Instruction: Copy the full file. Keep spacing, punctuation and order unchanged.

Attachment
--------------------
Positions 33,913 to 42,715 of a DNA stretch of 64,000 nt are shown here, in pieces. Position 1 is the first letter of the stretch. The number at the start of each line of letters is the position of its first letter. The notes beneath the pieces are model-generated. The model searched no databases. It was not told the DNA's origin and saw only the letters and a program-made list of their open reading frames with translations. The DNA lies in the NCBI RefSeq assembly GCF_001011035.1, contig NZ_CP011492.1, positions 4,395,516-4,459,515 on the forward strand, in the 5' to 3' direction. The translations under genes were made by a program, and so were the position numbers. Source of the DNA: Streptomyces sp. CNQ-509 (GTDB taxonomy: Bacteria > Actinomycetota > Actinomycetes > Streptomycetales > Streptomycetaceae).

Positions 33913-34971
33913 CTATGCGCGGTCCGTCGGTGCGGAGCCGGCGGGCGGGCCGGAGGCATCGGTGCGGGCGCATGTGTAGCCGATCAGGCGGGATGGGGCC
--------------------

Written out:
Positions 33,913 to 42,715 of a DNA stretch of 64,000 nt are shown here, in pieces. Position 1 is the first letter of the stretch. The number at the start of each line of letters is the position of its first letter. The notes beneath the pieces are model-generated. The model searched no databases. It was not told the DNA's origin and saw only the letters and a program-made list of their open reading frames with translations. The DNA lies in the NCBI RefSeq assembly GCF_001011035.1, contig NZ_CP011492.1, positions 4,395,516-4,459,515 on the forward strand, in the 5' to 3' direction. The translations under genes were made by a program, and so were the position numbers. Source of the DNA: Streptomyces sp. CNQ-509 (GTDB taxonomy: Bacteria > Actinomycetota > Actinomycetes > Streptomycetales > Streptomycetaceae).

Positions 33913-34971
33913 CTATGCGCGGTCCGTCGGTGCGGAGCCGGCGGGCGGGCCGGAGGCATCGGTGCGGGCGCATGTGTAGCCGATCAGGCGGGATGGGGCC